28 Dec 2020
Long ago, Hyogo prefecture was divided into 5 provinces, each of which had a different history and culture. A big city Kobe, one of the greatest port town in Japan, have long since welcomed foreign people. Western-style houses bulit in the beginning of the 1900s color the city. Hyogo is also dotted with Japanese traditional buildings, many castle ruins and castle towns remain such as World Cultural Heritage Site Himeji Castle. "Castle in the Sky" Takeda Castle Ruins, and Momiji (red maple leaves) Temple in Tamba are also popular. Awaji Island is believed to be the birthplace of Japan, according to Japanese Kuniumi mythology.
Himeji Castle is the first Japanese World Cultural Heritage Site registered by UNESCO recognized worldwide, It's one of the most beautiful castles in Japan, and often called as "Shirasagi-jo" (White Heron Castle) because of its white plastered walls. After the 5-years restoration work, the castle was fully reopened in March 2015. The scenery from Tenshukaku (castle tower) is magnificent. A guided tour for foreign tourists is available for free of charge. [More]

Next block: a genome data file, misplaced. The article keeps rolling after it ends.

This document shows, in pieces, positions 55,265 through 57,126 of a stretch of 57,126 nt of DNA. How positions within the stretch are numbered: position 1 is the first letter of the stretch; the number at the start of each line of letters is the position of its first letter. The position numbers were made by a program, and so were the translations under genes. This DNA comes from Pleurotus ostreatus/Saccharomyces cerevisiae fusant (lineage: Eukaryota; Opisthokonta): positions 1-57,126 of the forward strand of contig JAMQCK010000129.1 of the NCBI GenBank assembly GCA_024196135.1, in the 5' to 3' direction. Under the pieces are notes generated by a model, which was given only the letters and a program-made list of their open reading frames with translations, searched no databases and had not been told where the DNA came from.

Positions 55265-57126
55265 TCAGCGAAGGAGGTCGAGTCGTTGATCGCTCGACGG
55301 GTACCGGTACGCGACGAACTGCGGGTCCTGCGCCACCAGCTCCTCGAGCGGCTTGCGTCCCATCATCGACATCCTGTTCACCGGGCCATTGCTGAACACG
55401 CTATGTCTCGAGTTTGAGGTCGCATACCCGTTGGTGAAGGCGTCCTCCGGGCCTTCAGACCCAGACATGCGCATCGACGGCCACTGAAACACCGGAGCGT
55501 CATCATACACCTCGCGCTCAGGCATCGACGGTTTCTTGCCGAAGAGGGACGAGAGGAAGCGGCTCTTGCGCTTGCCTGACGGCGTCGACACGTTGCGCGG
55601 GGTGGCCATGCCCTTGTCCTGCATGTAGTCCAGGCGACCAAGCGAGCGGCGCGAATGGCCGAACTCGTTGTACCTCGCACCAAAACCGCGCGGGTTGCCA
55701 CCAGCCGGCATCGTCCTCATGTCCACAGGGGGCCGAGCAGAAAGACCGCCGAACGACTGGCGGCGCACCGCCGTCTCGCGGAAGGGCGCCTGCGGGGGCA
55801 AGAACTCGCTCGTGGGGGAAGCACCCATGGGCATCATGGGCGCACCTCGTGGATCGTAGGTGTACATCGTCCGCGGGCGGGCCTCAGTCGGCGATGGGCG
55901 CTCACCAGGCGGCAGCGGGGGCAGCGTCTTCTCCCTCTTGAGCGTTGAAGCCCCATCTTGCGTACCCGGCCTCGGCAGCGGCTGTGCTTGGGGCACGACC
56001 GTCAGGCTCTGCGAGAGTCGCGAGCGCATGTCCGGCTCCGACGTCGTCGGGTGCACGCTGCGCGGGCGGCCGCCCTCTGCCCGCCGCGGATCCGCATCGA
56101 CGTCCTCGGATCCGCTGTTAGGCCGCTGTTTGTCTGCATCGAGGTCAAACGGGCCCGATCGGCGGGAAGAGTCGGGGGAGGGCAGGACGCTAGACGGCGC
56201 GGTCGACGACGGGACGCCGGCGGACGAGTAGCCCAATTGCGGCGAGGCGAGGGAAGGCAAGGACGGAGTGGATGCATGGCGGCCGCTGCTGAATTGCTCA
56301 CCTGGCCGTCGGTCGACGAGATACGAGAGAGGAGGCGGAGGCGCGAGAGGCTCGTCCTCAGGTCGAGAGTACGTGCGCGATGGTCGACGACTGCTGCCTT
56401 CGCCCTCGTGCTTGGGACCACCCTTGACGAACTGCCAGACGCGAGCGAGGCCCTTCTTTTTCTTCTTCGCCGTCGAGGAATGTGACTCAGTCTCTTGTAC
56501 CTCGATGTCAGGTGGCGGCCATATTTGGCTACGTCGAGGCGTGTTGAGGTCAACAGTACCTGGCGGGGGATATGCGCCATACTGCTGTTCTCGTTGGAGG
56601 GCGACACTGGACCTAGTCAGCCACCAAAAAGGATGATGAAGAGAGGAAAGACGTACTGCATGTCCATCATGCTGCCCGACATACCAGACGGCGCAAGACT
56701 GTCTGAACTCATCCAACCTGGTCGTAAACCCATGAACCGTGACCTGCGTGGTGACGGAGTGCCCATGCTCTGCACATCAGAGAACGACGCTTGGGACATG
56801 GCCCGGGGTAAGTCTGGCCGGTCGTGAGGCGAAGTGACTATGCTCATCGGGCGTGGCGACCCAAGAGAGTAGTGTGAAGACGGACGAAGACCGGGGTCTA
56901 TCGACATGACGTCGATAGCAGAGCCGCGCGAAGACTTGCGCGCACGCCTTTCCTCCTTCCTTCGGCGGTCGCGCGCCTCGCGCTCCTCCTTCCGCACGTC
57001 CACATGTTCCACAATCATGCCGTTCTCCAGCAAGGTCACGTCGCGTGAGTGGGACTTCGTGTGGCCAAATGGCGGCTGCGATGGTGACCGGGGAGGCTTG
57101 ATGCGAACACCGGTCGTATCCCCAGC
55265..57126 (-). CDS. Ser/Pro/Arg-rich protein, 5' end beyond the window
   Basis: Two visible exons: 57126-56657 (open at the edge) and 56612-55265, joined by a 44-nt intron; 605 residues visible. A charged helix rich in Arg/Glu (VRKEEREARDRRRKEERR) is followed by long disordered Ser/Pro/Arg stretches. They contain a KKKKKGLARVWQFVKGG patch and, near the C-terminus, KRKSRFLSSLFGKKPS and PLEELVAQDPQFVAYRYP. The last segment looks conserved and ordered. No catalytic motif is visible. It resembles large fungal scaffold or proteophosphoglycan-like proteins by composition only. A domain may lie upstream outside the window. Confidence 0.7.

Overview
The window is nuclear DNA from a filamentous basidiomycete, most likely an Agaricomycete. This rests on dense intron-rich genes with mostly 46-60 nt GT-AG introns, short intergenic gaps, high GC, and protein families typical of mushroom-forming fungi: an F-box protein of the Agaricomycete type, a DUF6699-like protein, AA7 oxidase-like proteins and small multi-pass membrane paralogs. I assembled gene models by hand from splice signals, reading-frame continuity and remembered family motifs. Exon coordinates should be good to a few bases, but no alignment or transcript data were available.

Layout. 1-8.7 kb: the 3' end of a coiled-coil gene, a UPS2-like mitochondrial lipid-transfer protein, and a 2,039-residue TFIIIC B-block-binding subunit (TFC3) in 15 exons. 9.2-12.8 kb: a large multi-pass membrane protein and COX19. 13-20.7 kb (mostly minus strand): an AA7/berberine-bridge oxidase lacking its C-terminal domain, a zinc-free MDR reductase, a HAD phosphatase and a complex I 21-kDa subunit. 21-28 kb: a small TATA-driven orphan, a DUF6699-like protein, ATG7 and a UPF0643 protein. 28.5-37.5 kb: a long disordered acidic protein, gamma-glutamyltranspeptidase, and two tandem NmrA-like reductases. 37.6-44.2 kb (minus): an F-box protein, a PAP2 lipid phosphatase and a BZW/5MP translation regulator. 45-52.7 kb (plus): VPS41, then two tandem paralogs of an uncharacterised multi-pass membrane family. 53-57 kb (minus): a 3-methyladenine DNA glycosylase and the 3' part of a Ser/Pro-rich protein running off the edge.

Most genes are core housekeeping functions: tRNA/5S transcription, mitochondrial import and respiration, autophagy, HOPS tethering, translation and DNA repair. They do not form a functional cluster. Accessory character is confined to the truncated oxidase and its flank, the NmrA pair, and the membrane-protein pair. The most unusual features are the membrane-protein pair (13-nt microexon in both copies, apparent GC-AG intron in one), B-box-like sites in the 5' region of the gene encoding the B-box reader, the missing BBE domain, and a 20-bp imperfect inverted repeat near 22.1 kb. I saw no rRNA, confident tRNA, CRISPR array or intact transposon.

Takeda Castle Ruins
Takeda Castle is built on a mountain 354m above sea level. On the top of the mountain there is a massive stone wall left. This castle is a typical Japanese Yamashiro (mountain castle). In autumn mornings when the weather is fine often fog occurs, and the castle wall appears to float on the clouds. The scenery of the sea of clouds is very impressive. This symbolic scene is the reason why Takeda Castle Ruins is called "Castle in the Sky". [More]
Weathercock House (Kitano Ijinkan)
In the Kitano district in Kobe there are many "yokan", or Western-style manors, where the foreigners resided from the late 19th to early 20th centuries. The mansion on Kazami-dori (weathercock) located in Kitano Ijinkan-gai (town of Western-style residences) was formerly the residence of a German merchant who lived in Kobe. The rooftop weathercock and red-brick walls of this manor have come to symbolize the Kitano district. The house is open to the public. [More]